Bishop Othal Lakey
Bishop Othal Hawthorne Lakey

Honorary doctor of humane letters

Elected a bishop of the Christian Methodist Episcopal Church in 1982, Othal Hawthorne Lakey ’57 is the presiding prelate of the Sixth Episcopal District and a nationally known preacher, lecturer and author.

After earning a history degree at Whitman, he went on to earn two master’s degrees — one in divinity, one in theology — and three honorary degrees. Whitman bestowed a fourth honorary degree — a doctor of humane letters — at Commencement in May.

Lakey attributes his success in theological and graduate school to his academic preparation at Whitman. “My study of history, my major, and philosophy, my minor, put me in a position to grasp the most rigorous systematic theological curricula,” he said. His experience on the debate team “developed public speaking skills that served me ever so well not only in my preaching but as a spokesperson for communities, and participation in public forums throughout the nation and parts of the world.

“The several books I have been able to publish I attribute to the things I learned at Whitman.”

There also were lessons to be learned as the only African American student on campus for a time.

“The engagement with all-Caucasian faculty, schoolmates and administration prepared me well for interaction with other racial groups as I became active in the Civil Rights Movement in the South in the 1960s and 1970s.

“Racism teaches every black person that all whites are not our friends,” Lakey said. “Whitman taught me, by example, that most whites are not our enemies.”

“To be thusly remembered re-enforces my fond thoughts of Whitman as truly a caring institution.”

His ministry in the Christian Methodist Episcopal Church began at age 12, when he was licensed to preach, and he was assigned his first church at age 18. He has pastored churches from Portland, Ore., to Shreveport, La. In addition to his current role as a bishop in the CME Church, Lakey also serves as the chair of both the Department of Christian Education and the Commission on History and Archives. He has served as editor of the “Christian Index,” the official publication of the church, and appears regularly on “The American Religious Town Hall,” a nationally syndicated television program.

Receiving this honor from Whitman is “beyond my wildest dreams,” Lakey said. “Though Whitman has been treasured in my heart, my ministry has been in the church among African Americans, and I have not had the constant relationship with my alma mater and classmates. To be thusly remembered re-enforces my fond thoughts of Whitman as truly a caring institution.”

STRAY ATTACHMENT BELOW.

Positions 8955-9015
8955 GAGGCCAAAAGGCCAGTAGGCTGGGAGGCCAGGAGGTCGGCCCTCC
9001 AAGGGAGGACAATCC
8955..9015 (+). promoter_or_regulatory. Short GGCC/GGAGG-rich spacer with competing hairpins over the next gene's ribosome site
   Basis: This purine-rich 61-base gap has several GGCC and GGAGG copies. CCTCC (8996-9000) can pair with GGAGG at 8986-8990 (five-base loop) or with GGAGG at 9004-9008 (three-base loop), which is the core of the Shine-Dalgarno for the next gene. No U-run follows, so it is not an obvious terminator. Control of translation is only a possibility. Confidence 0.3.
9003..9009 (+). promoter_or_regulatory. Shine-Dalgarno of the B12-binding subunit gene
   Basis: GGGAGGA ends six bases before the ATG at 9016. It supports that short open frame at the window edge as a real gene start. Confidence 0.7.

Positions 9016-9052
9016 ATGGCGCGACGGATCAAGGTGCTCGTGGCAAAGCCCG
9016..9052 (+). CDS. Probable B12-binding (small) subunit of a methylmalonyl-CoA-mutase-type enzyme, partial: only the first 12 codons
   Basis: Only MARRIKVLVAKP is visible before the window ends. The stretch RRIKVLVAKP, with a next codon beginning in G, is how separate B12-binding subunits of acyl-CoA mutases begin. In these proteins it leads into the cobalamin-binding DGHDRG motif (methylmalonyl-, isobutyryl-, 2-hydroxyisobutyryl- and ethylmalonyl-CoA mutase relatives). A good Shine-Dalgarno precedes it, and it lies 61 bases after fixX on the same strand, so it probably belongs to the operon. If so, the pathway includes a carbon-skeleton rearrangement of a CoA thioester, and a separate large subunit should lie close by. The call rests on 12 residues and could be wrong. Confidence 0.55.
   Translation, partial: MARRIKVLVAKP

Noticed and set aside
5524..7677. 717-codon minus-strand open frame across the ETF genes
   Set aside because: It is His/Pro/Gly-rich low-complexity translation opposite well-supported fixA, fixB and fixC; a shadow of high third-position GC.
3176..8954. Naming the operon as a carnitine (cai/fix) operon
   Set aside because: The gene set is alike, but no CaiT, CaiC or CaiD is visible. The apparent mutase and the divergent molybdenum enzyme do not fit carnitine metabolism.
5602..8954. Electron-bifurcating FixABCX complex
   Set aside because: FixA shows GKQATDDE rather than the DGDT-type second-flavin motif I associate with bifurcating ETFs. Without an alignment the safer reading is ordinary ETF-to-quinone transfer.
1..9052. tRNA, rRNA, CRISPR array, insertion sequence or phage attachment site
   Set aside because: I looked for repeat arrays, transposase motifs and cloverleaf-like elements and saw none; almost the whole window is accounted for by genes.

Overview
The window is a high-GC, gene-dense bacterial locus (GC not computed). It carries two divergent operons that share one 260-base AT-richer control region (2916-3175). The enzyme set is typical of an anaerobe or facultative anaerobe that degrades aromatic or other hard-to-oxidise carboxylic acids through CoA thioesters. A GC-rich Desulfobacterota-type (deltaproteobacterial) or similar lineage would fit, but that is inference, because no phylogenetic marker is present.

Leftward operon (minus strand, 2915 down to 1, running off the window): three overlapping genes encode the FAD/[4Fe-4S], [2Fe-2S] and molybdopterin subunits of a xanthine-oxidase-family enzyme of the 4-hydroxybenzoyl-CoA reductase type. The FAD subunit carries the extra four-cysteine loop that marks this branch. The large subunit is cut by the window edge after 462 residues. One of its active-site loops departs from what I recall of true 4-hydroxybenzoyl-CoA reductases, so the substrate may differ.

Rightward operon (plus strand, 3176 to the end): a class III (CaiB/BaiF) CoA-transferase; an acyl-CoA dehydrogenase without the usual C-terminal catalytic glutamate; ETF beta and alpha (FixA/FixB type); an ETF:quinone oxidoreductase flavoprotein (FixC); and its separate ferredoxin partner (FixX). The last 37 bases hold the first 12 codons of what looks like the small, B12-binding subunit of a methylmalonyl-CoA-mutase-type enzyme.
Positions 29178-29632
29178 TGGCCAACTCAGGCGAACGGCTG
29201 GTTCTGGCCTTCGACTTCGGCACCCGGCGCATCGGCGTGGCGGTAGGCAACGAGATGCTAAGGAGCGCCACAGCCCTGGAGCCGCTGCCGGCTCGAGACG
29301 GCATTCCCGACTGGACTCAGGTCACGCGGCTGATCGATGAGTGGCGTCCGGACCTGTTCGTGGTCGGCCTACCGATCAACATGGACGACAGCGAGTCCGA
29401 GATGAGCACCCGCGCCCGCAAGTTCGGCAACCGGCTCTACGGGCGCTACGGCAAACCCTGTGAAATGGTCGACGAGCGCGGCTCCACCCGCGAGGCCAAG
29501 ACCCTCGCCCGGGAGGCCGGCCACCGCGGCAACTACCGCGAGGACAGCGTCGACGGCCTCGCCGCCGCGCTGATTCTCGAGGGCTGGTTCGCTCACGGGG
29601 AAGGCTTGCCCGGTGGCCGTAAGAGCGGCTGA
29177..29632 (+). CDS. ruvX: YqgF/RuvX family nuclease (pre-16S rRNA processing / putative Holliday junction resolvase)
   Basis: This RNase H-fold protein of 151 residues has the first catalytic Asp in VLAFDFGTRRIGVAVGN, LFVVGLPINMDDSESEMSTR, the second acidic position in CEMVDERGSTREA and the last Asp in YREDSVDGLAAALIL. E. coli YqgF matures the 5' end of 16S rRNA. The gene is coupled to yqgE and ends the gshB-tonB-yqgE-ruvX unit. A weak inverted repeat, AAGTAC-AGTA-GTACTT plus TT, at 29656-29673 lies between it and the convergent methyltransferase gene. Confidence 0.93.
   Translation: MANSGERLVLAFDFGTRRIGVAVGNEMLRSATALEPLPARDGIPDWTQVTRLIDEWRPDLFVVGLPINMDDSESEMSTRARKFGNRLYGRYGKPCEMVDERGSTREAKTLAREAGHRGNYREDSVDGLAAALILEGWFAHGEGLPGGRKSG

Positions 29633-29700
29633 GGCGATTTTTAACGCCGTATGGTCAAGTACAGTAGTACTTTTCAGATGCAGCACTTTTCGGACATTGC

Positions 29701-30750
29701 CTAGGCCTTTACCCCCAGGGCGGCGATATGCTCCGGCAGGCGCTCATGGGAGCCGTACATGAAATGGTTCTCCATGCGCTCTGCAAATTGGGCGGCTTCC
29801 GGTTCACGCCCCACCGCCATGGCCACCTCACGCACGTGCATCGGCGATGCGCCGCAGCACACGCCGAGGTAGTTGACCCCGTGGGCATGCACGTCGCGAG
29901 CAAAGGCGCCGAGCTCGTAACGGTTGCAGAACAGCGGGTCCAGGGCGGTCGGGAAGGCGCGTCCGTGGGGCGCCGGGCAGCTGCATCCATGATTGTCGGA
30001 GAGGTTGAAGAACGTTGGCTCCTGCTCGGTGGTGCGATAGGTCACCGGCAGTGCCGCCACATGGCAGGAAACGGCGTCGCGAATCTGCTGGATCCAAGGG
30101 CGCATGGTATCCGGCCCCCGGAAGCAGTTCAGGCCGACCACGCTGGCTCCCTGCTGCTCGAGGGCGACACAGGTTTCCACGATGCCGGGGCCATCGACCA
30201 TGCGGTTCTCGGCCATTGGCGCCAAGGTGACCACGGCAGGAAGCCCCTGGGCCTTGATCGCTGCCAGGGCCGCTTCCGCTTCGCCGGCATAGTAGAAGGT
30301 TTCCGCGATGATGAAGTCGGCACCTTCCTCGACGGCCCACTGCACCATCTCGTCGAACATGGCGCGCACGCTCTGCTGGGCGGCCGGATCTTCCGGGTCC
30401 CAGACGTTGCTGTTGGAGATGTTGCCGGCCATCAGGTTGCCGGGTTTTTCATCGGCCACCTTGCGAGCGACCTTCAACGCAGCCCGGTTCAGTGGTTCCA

That caring is at the core of one of Lakey’s favorite Whitman memories: In September 1954, he walked into the admission office “literally off the street” and said he wanted to transfer from Pepperdine University to Whitman but had no money. He was sent to the office of Pete Reid ’49, who “allowed me to be admitted immediately by signing a promissory note that was not due until the following spring!” Lakey said.

He also remembers the day three years later when he accepted his diploma at Commencement. “I was the first in my family to receive a college degree, and the pride my mother had along with the joy of the young lady who would become my wife a year later gave to me a treasure beyond compare.”

“I walked into the building behind me (Memorial) 55 years ago with the opportunity to matriculate at Whitman and to leave these sacred grounds and go forward with the ability to serve my people, my country and my church.”

Fifty-two years later that pride was equally evident as Lakey stood on the Whitman stage once again.

“I walked into the building behind me (Memorial) 55 years ago with the opportunity to matriculate at Whitman and to leave these sacred grounds and go forward with the ability to serve my people, my country and my church,” Lakey said as he received his honorary doctorate. “With what you have done for me, I have been able to go forth and do for others,” he said.

In an earlier interview, Lakey noted that, “Connections with one’s past are vital for one’s present and indeed for one’s future. At every opportunity, even as I sit on the board of other academic institutions, I hold up Whitman as the ideal of a liberal arts college.

“I still have a certain pride and tingle in my heart when I have an opportunity to say, ‘I graduated from Whitman College in Walla Walla, Washington!’